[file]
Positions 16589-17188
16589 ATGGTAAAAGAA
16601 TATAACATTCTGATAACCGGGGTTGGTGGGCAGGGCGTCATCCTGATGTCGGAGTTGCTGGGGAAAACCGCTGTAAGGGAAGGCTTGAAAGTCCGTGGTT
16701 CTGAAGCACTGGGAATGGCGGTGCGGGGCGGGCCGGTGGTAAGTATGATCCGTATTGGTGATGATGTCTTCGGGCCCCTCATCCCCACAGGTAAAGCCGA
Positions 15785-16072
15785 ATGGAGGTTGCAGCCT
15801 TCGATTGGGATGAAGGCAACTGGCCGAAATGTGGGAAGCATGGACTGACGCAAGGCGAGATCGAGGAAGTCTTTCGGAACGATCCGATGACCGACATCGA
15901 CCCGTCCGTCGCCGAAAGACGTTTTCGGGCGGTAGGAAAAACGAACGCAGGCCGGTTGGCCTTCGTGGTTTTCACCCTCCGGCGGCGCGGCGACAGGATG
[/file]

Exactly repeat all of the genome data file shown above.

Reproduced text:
Positions 16589-17188
16589 ATGGTAAAAGAA
16601 TATAACATTCTGATAACCGGGGTTGGTGGGCAGGGCGTCATCCTGATGTCGGAGTTGCTGGGGAAAACCGCTGTAAGGGAAGGCTTGAAAGTCCGTGGTT
16701 CTGAAGCACTGGGAATGGCGGTGCGGGGCGGGCCGGTGGTAAGTATGATCCGTATTGGTGATGATGTCTTCGGGCCCCTCATCCCCACAGGTAAAGCCGA
Positions 15785-16072
15785 ATGGAGGTTGCAGCCT
15801 TCGATTGGGATGAAGGCAACTGGCCGAAATGTGGGAAGCATGGACTGACGCAAGGCGAGATCGAGGAAGTCTTTCGGAACGATCCGATGACCGACATCGA
15901 CCCGTCCGTCGCCGAAAGACGTTTTCGGGCGGTAGGAAAAACGAACGCAGGCCGGTTGGCCTTCGTGGTTTTCACCCTCCGGCGGCGCGGCGACAGGATG